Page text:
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It’s No Longer a Dream-Dreamers Graduate
Tuesday, May 24, 2022


It was nine years ago that Jamie Lee Curtis stood before a small gathering in an East Fork home and encouraged attendees to give money to a project that would guarantee college money for 46 third-graders at what was then Woodside Elementary.

This week parents and others involved with I Have a Dream Foundation-Idaho feted 45 of those youngsters with a mini-graduation celebration ahead of their formal graduation with the Wood River High School Class of 2022. 

“What is happening now is my dream come true. I’m so proud of these kids,” said founder Ken Lewis, who modeled the program after a national program started in 1981 by a New York businessman who was trying to reverse the 75 percent dropout rate at a Harlem school.

“I said years ago that these kids would go on to graduate,” said Manuel Tellez, whose son Cesar was among those taking part in the celebration.

Lewis told the youngsters that he was proud of all of them for sticking with the program for nine years:

“All of you but one will graduate—that’s an even better percentage than the overall high school graduation rate. We’re so proud to know you’re going on to some program after high school whether it be a culinary program, trade school, military or college.”

Alexia Del Rocio Vargas Rocha said some of her favorite moments were of riding a horse named Cricket in one of the enrichment activities provided the students. She plans to work at McDonald’s this summer. She will also work as a retinal technician at a new vision and hearing clinic the Senior Connection is opening before heading to the College of Southern Idaho where she wants to learn the nursing skills needed to work in maternity.

“I am very excited because she can be in college,” said her mother Joana Rocha. “This program gave her the tools to be successful to college. They gave her an emphasis to get good grades to finish.”

Edgar Hurtado-Villicana, who plans to study diesel mechanics and real estate at the College of Western Idaho in Boise, admitted that he and some of the other boys were hellraisers during middle school

“But they really helped us and didn’t give up on us, even though we were bad,” he said. “They kept talking about the future, and finally it clicked. I liked the trips they had—that they got us altogether. And I liked the community service projects—my favorite was working at Souper Supper because it’s something we could do together.”

“We were happy about the program,” said Edgar’s father Efrain Hurtado. “We tried to help him but I work construction and I was so busy.”

Pamela Donoso, who was working as a substitute teacher when she was asked to become the program’s program director, said she has come to know the kids’ hopes and their conflicts, having been with them since they were in sixth grade.

“Low-income students often don’t have the familial support that those in higher-income families might have because both parents are so busy working. So, this helps fill that gap,” she said.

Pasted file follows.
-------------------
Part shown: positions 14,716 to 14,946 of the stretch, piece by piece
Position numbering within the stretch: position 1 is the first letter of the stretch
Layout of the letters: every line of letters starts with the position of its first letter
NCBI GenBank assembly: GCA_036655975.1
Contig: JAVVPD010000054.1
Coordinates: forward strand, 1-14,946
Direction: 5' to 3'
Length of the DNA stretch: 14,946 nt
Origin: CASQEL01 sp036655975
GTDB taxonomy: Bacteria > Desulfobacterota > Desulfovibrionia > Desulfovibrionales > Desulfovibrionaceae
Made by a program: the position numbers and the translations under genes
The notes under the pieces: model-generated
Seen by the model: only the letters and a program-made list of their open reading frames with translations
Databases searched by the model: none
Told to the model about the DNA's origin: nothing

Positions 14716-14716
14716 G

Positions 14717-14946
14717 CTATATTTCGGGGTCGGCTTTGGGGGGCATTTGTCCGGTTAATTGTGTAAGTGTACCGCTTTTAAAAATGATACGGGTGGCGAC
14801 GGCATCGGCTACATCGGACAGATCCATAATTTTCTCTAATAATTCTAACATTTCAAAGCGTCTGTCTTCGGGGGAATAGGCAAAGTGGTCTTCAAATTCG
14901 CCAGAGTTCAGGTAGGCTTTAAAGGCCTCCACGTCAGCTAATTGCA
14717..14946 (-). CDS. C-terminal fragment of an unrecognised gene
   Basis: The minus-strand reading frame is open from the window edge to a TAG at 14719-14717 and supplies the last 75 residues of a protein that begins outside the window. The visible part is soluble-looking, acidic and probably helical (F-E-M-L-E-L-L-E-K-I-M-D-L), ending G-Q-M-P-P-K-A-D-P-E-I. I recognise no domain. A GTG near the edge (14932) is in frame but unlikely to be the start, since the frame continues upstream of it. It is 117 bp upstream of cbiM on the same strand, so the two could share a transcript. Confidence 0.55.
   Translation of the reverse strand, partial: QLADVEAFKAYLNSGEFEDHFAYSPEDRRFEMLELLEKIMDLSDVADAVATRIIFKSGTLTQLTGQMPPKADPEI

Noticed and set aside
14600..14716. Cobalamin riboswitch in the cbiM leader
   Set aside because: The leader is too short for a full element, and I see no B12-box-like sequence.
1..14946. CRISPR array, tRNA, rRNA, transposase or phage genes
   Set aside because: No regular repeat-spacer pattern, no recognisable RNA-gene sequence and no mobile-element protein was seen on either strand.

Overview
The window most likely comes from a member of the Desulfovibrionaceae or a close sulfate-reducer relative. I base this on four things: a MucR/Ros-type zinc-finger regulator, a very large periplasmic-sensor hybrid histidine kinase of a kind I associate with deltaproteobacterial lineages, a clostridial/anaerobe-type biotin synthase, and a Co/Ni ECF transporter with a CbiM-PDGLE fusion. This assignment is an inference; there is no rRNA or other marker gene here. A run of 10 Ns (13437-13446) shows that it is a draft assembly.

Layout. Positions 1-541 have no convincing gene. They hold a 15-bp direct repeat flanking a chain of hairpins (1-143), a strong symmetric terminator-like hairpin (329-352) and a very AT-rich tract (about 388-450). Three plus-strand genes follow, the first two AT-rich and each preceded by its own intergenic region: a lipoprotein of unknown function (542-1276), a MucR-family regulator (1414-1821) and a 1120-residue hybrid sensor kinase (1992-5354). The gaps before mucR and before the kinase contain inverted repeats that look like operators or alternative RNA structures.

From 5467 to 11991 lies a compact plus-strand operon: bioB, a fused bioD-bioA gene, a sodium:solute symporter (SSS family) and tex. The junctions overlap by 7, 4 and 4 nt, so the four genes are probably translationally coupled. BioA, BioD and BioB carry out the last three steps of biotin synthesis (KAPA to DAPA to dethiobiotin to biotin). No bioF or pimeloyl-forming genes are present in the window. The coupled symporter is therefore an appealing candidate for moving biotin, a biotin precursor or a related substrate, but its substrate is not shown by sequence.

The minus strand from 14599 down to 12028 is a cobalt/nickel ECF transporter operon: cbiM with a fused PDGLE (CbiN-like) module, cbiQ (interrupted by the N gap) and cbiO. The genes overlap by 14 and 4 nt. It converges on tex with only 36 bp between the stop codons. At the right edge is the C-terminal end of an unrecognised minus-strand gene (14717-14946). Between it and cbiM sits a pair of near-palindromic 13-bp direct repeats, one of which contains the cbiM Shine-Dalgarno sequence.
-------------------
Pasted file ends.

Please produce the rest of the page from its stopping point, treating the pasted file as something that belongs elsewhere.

She turned her attention to the students: “From the first time I met you guys, you guys got my heart. You were a different class in middle school—I remember one of you told me, ‘You’re going to leave us—nobody likes us.’ But you have matured so much. The future is not something that happens to us. It’s up to us to create it, and all of you have so much potential. And I believe that you will do the best.”

Leslie Silva was a constant presence, providing afterschool tutoring for the kids. There is much to like about the program, she said, including its emphasis on community service, which taught the students compassion and about giving back.

“I love the opportunity to support kids who don’t have the same advantages as others due to their life circumstances,” she said. “And I love that you can cultivate a long-term relationship with the kids so you can develop a friendship and trust with them and that you can be there for them. Even though they’re graduating, we plan on staying in their lives and we hope they invite us to their college graduations, their weddings…”

Even as families began filtering out of the door, Lewis kept exhorting the students.

 “When you go to school, you will meet others from different backgrounds and you may ask yourself: Am I as good as them? Remember:  Yes. You are,” he told Jason Cox, who plans to attend CSI to become an American sign language interpreter, and Nick Fehr who is going to study geography and theater at the University of Arizona.

“And, when you go to school, do your homework the same night you get it. Don’t put it off!”

This is not the end of the I Have a Dream Foundation-Idaho. A second chapter of the program launched this year with Wood River Valley first-graders.



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